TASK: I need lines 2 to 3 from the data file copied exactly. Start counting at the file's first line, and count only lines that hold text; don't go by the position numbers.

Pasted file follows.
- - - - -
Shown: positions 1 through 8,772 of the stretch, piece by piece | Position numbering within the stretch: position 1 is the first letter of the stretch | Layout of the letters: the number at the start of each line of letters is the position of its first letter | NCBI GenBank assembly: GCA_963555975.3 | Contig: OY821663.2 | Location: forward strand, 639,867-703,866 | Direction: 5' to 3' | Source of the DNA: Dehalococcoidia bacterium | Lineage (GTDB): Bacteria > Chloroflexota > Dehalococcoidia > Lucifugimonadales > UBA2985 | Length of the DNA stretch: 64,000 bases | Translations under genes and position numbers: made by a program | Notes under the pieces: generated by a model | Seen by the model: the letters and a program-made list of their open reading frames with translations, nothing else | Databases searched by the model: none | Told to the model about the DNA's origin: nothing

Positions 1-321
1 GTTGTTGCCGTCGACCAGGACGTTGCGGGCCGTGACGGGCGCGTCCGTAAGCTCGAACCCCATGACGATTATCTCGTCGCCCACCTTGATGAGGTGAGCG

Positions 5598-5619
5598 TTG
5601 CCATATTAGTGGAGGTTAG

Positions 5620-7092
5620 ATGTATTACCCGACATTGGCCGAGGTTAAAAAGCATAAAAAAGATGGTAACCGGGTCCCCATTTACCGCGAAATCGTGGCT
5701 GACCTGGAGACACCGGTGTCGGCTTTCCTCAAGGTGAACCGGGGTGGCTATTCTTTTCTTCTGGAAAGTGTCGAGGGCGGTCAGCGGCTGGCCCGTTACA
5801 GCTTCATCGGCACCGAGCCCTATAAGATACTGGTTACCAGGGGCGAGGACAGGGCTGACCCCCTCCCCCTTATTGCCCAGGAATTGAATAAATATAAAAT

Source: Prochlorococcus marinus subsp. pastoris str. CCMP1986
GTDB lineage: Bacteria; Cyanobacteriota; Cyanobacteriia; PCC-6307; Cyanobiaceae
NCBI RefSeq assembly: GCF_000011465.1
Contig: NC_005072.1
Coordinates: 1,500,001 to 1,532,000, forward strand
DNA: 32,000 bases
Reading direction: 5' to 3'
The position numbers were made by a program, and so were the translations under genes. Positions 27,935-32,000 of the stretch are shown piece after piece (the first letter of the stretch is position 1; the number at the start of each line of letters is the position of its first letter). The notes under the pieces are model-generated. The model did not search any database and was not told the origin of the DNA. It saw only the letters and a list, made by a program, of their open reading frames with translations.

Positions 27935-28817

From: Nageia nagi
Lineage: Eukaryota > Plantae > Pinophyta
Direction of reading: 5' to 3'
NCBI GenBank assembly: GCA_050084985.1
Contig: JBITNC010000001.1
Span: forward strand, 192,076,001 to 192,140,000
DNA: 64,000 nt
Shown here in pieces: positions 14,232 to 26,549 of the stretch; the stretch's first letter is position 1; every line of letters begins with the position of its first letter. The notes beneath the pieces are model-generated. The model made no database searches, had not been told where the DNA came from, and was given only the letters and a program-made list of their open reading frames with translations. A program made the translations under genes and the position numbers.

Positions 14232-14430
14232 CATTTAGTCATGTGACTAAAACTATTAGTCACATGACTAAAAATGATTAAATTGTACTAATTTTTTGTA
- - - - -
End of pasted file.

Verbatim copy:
Positions 1-321
1 GTTGTTGCCGTCGACCAGGACGTTGCGGGCCGTGACGGGCGCGTCCGTAAGCTCGAACCCCATGACGATTATCTCGTCGCCCACCTTGATGAGGTGAGCG